On Sunday I went to a 70th birthday celebration for one of my aunties. It was held at Kooyong Tennis Club, where she's a member, in the prosperous Melbourne suburb of Hawthorn. For half a day I was one of the privileged, eating barbecued chicken on a huge balcony with a timber pagoda hung over the long dining table, a pagoda that my sister told me was designed by architectural firm Six Degrees. The balcony overlooked acres of tranquil green tennis courts where prosperous middle-aged folk in their whites practised their serves and competed politely, the courts surrounded by dense parkland that rose up around them and obscured a view of the city centre.
It was one of those sunshin-y summer afternoons that last forever, champagne the colour of pale gold gently hissing in the long frosted glasses, the charcoal-y smells of the meat and the tasteful contrast of the green salads, the tall male cousins squinting and slouching in the sun in their wraparound sunglasses, tailored shirts and structured haircuts but still beer drinkers at heart, the cousins in frilly summer dresses and the aunties in their expensive finery, little girls in smock dresses ganging up and charging down the concrete steps to disappear into the courtside area where they would have to be retrieved for the happy birthday.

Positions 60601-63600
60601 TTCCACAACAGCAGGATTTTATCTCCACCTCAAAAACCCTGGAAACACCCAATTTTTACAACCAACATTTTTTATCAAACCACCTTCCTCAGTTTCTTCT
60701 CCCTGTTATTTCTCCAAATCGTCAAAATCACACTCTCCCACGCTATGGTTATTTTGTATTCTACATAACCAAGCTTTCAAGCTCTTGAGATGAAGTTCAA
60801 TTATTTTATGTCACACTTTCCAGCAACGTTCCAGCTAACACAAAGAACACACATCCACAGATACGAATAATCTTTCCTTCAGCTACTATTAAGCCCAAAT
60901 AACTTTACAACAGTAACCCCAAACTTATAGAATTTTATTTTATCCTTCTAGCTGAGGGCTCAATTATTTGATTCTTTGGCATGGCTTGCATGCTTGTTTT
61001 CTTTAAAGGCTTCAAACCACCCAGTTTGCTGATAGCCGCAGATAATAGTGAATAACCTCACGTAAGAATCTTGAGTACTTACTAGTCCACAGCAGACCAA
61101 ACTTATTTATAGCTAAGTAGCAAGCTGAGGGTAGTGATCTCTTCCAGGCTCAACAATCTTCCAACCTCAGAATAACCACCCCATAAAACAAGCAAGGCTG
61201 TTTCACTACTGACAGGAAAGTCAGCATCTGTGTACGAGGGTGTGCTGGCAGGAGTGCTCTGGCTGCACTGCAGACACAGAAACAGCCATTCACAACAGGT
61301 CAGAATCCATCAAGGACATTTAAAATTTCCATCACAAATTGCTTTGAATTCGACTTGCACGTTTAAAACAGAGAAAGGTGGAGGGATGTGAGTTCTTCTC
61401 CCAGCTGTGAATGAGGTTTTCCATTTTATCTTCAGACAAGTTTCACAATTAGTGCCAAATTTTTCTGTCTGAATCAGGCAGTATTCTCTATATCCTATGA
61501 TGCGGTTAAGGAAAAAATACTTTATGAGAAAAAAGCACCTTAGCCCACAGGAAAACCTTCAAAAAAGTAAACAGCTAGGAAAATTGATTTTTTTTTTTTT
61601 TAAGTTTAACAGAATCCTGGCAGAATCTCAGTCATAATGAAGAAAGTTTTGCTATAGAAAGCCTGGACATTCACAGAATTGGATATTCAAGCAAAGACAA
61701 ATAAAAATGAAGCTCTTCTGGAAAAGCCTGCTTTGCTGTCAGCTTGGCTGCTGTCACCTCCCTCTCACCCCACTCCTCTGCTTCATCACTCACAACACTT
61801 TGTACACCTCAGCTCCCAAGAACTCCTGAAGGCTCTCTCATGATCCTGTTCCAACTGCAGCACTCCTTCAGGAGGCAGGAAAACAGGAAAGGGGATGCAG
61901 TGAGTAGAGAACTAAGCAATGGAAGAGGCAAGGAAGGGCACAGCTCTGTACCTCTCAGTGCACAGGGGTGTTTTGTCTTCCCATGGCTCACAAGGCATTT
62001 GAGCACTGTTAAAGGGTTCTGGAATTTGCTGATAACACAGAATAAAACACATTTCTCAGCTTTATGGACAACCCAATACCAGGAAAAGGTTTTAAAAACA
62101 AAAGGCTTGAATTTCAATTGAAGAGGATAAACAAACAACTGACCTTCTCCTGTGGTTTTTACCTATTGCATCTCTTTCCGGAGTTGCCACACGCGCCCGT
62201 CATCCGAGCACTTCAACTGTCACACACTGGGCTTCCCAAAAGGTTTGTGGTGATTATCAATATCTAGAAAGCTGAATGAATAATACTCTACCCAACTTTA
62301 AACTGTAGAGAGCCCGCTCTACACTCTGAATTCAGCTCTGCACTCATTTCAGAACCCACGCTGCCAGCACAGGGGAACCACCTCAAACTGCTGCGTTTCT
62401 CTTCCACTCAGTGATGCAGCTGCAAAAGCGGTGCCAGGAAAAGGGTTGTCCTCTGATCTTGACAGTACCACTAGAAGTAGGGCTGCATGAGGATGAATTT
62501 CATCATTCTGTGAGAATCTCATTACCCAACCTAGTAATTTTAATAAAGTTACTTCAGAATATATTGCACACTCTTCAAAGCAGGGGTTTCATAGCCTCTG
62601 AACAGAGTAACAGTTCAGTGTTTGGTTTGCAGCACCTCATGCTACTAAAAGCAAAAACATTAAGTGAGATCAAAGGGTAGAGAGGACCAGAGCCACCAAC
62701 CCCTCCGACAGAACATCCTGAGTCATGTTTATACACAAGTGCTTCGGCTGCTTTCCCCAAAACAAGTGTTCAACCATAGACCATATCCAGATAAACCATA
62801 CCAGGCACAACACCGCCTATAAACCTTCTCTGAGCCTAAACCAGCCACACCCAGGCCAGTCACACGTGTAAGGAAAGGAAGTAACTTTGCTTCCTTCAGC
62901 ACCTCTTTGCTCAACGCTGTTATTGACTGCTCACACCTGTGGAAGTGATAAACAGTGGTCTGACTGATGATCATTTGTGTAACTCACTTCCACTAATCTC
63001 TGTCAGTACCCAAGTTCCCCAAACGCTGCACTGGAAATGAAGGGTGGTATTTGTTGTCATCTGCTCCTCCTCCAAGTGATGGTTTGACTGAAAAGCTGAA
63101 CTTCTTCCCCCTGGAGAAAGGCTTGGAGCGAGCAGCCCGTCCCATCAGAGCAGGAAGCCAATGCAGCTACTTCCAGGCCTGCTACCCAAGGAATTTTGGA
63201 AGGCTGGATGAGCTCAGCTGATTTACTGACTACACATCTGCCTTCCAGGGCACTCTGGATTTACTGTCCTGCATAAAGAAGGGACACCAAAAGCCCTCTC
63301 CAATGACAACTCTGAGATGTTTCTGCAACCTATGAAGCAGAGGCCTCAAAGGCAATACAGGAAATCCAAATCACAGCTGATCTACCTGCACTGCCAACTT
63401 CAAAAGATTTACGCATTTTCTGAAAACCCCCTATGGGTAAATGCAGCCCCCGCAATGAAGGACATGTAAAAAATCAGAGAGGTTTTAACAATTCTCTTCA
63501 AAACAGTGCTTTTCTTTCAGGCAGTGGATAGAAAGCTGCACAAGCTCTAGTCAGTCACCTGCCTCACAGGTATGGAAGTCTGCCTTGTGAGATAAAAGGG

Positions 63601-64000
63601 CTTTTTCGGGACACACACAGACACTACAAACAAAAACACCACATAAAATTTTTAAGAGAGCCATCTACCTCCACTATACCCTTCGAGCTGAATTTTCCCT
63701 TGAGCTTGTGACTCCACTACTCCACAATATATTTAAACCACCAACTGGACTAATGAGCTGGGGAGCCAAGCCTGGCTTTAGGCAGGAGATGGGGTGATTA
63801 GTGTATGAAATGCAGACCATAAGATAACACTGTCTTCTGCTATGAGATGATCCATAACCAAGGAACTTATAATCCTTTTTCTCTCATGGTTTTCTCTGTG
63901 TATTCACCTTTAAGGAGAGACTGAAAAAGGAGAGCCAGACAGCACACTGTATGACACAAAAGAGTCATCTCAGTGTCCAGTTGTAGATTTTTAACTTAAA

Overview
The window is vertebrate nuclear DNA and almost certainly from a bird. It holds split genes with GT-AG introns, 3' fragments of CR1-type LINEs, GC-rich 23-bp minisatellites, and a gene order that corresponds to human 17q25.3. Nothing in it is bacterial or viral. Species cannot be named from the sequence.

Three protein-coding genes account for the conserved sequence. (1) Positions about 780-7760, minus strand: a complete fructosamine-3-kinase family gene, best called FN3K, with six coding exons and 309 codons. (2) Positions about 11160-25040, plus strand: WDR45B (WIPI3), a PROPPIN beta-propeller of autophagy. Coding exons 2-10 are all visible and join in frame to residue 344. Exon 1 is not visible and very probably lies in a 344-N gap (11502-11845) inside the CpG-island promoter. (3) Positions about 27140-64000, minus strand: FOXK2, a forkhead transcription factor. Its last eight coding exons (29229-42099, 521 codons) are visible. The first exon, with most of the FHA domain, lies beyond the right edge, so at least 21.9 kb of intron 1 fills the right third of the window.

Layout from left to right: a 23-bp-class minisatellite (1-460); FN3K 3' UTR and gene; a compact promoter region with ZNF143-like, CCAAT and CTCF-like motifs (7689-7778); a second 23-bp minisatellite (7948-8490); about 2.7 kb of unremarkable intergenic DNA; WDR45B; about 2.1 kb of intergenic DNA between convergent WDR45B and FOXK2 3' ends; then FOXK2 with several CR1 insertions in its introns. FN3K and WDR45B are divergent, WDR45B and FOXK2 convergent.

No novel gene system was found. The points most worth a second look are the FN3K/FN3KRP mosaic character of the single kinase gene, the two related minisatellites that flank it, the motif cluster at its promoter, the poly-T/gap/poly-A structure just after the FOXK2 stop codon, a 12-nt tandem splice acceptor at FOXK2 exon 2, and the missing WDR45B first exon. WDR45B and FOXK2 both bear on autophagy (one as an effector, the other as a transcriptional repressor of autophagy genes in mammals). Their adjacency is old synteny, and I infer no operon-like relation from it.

I was rich. I am rich. I do love my cousins. The last is not a trivial observation. When you've been clannishly close as children the separations that work, priorities and age differences create can result in giant resentments, simmering bitternesses and feelings of betrayal when you don't get invited to designer weddings for only 70 guests. One of these cousins disappeared to Canada and married a Canadian in a lush lakeside ceremony, and I was convinced I would never see him again. Yet there he was, larrikin-handsome, tall and laidback, with his old hugely pleased, welcoming grin. 'I've been married off!' he said. He shared some of his pains and worries and told us that he and his wife planned to eventually come back to Australia to live.
Everyone but me – I don't drink – was mildly sloshed by the end of the afternoon. They did not stagger about but their mouths did not work properly and their smiling eyes held a veiled, lackadaisical contentment. I envied them their temporary suspension from reality's hard edges but not their probable hangovers.
I am not rich. The rent is going up again, the second time in less than 18 months. More money for the owners that they won't know what to do with (they own the place outright and at least two other properties); less money for me to buy necessities. If there's logic in there I can't find it.